Extraterrestrial can be justified
Your ambiguity in "extraterrestrial" hinges in your definition of Terra. Right now, we have one planet, which is why it shares the word for "ground" (earth vs Earth, terra vs Terra). This applies to many things. We wouldn't be calling our sun "the Sun" if we had more than one sun (i.e. because we inhabit multiple solar systems or live in a binary solar system). The same applies to the Moon. We would've given them a proper name (different from "moon") if there was a need to distinguish between them.
When the colonization process begins, i.e. when have more than one thing (planet, solar system, ...), a need to distinguish between them arises, and people will naturally find unique names for the unique things.
The question is, how does the definition of the non-capitalized word change when there's more than one inhabited planet? Does earth refer to any kind of soil, or specifically soil from Earth? I think you have freedom of choice here.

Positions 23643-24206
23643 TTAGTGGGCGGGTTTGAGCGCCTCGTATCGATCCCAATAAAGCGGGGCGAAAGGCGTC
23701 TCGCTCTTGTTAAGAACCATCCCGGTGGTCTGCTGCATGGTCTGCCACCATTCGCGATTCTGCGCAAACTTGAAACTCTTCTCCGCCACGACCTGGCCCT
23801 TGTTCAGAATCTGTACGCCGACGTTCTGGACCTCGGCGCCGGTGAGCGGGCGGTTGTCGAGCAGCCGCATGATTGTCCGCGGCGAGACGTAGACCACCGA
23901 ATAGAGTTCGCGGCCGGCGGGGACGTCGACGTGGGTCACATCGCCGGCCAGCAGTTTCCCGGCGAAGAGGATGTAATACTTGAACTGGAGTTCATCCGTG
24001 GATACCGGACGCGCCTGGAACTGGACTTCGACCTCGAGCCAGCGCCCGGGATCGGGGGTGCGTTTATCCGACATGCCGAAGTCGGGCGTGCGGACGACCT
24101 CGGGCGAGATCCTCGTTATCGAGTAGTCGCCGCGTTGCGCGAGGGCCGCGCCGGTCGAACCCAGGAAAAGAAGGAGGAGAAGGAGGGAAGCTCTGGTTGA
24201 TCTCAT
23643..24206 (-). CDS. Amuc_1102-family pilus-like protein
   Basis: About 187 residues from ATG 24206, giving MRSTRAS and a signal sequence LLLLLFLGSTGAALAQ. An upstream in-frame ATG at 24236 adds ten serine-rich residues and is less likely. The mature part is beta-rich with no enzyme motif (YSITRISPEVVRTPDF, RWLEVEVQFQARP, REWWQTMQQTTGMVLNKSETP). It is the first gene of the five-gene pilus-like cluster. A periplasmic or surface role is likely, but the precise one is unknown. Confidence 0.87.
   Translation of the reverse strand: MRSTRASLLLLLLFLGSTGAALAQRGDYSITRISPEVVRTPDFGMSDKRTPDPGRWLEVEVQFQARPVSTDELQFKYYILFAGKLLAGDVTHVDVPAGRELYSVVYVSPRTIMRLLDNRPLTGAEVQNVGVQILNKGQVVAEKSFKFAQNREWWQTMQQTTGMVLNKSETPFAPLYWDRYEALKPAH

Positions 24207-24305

However, I can reasonably argue that the Terra in extraterrestrial is always going to be relative to the speaker. So the question is: is the speaker speaking as a citizen of NewPlanet, or is he speaking as a citizen of the entire human civilization (or a subset of humanity that defines itself independently and inhabits several planets).
Depending on what the speaker defines as "our domain", extraterrestial refers to "from outside our domain".
This means you can do what you want with it. You could keep the definition to be "from a non-human-inhabited planet", or you could put the word in the mouth of someone who sees everyone not from their planet as an "extraterrestrial" (heavy analogy towards the use of "alien" to mean non-citizen even in today's world).
The short answer here is that the conflict/ambiguity that you currently see with your 2023 eyes is likely something that will have been addressed during the colonization of additional planets, so you can decide exactly how the meaning of the words shifted.